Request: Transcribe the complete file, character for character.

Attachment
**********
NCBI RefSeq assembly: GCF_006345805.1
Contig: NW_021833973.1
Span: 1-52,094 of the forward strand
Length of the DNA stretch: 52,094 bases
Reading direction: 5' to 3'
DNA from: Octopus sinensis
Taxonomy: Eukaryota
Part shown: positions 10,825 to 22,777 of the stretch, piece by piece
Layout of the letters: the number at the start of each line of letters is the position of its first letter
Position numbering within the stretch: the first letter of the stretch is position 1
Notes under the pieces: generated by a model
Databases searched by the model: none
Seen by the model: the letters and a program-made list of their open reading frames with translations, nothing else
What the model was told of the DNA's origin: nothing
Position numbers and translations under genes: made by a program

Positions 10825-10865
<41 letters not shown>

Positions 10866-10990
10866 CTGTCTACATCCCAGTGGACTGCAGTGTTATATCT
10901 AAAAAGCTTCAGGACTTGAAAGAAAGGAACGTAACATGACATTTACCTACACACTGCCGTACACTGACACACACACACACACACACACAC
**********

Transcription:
NCBI RefSeq assembly: GCF_006345805.1
Contig: NW_021833973.1
Span: 1-52,094 of the forward strand
Length of the DNA stretch: 52,094 bases
Reading direction: 5' to 3'
DNA from: Octopus sinensis
Taxonomy: Eukaryota
Part shown: positions 10,825 to 22,777 of the stretch, piece by piece
Layout of the letters: the number at the start of each line of letters is the position of its first letter
Position numbering within the stretch: the first letter of the stretch is position 1
Notes under the pieces: generated by a model
Databases searched by the model: none
Seen by the model: the letters and a program-made list of their open reading frames with translations, nothing else
What the model was told of the DNA's origin: nothing
Position numbers and translations under genes: made by a program

Positions 10825-10865
<41 letters not shown>

Positions 10866-10990
10866 CTGTCTACATCCCAGTGGACTGCAGTGTTATATCT
10901 AAAAAGCTTCAGGACTTGAAAGAAAGGAACGTAACATGACATTTACCTACACACTGCCGTACACTGACACACACACACACACACACACAC